12 And now, Israel, what does the L-rd your G-d require of you, but to fear the L-rd your G-d, to walk in all His ways, and to love Him, and to serve the L-rd your G-d with all your heart and with all your soul (Devarim 10:12)
The fear of G-d is probably the most basic, irreducible element of religiosity in any religion. King Solomon said, “in summary, this is known: fear G-d and guard His commandments, because this is the totality of man” (Ecclesiastes 12:13). This can be understood to mean that one can acquire as much information as he or she wants, and certainly King Solomon, described as the “wisest of all men” (see I Kings 3:12) had a broad knowledge base, but the essence of our existence is to develop the characteristic of יראה, yirah, or fear,
This is conveyed in the phrase, ראשית חכמה יראת השם, “the beginning of wisdom is the fear of G-d” (Proverbs 9:10)–an idea to that totally contradicts the contemporary notion of wisdom which is informed by scientific, mechanical materialism and its therapeutic counterpart, psychoanalysis. For this reason, being G-d-fearing in certain circles is a basis for the de-legitimization of one’s capacity for intellectual contribution. Freudians consider religiosity as a whole to be a neurosis! The image of the patient, logical genius who is amoral, doubting and objective, has been held in the mind’s eye as the person who is the trusted source of wisdom and sanity since the second half of the 19th century. The entire human historical record since then testifies to how horrific the ramifications of science and progress without the fear of G-d are.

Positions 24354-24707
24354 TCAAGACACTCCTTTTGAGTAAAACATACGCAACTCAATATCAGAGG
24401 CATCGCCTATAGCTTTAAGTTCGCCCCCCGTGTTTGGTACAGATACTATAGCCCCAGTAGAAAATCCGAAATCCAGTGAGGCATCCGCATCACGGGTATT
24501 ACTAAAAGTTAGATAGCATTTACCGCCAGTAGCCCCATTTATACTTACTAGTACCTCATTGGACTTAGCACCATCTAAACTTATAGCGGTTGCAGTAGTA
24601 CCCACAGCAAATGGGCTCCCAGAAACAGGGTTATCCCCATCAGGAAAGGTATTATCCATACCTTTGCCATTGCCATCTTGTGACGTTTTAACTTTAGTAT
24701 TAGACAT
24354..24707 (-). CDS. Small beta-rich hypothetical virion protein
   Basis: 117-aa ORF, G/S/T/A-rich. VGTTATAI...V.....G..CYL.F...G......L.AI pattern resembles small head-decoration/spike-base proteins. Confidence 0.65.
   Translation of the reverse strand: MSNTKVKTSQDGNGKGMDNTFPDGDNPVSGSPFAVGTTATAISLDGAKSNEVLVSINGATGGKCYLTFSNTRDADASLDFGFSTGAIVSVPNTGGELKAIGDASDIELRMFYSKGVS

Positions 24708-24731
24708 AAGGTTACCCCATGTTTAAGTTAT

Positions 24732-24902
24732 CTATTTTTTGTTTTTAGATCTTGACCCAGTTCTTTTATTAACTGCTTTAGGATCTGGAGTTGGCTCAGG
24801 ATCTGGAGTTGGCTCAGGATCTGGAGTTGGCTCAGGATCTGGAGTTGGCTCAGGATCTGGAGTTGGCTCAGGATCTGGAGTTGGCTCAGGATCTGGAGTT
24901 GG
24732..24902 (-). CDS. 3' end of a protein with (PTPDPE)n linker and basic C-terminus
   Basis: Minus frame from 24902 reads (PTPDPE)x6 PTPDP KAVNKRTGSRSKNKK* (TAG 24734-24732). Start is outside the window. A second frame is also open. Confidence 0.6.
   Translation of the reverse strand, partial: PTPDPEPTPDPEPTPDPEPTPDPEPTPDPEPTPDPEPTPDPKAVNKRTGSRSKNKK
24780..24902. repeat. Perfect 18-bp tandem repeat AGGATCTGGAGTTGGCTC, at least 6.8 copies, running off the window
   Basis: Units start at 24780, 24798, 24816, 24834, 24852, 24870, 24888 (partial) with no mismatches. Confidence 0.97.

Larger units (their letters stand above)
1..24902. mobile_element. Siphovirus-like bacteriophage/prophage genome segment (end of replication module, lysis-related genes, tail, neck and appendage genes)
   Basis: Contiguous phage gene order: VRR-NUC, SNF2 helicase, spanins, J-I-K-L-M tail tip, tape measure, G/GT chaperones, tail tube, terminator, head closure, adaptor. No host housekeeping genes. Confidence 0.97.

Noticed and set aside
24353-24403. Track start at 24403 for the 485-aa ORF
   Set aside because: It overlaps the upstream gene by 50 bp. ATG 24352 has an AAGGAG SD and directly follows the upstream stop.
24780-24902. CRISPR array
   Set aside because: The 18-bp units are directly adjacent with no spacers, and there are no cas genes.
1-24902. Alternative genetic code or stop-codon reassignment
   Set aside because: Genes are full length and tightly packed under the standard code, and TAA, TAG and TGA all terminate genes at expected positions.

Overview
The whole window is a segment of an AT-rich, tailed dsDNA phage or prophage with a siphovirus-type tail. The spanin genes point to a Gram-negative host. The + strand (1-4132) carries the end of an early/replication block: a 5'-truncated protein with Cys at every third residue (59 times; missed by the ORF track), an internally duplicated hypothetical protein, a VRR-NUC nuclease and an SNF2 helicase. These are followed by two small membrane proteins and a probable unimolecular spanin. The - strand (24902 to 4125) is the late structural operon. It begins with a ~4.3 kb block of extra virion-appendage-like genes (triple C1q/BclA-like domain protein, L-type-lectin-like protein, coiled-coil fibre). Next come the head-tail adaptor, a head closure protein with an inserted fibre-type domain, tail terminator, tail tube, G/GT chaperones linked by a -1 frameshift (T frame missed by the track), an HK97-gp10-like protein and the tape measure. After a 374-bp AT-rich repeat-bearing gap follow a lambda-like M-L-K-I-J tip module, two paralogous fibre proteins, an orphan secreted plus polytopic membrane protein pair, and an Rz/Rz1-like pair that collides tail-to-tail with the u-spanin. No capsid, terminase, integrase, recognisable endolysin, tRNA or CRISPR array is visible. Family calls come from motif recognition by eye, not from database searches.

The name of the holiest city in the world is a composite of its original name שלם (“Salem”, “perfection”) and the name given to it by Abraham, יראה (“He will see”, which is identical to the word “fear” as it is spelled, see Genesis 22:14). Together, these render a phrase which means “perfect fear”, Yerushalayim (Jerusalem).
The fear of G-d is generally conceived as a multi-dimensional mode of being, as follows (see the Ramchal’s Mesillat Yesharim): the first level is called yirat ha’onesh, fear of punishment, i.e. for the transgression of G-d’s commandments. This level of yirah, tends to evoke the most negative reaction amongst contemporary, educated people, many of whom view the concept of obedience from fear as a primitive and immature posture. But they are not alone; certain expressions within our own sources indicate that this level of relationship to G-d is primordial, whereas the service of G-d through love is a higher and more preferred level. To this, Rebbe Nachman of Breslov responded, “would that we would even reach this level!” At least a person would refrain from sinning if he or she had yirat ha’onesh. Let’s be honest; don’t we avoid double-parking because of the fine associated with it? If we think a little bit more deeply, we will realize that it is this level of fear that is required for the rule of government. It is the fear that motivates us to watch our own backs and avoid negative consequences.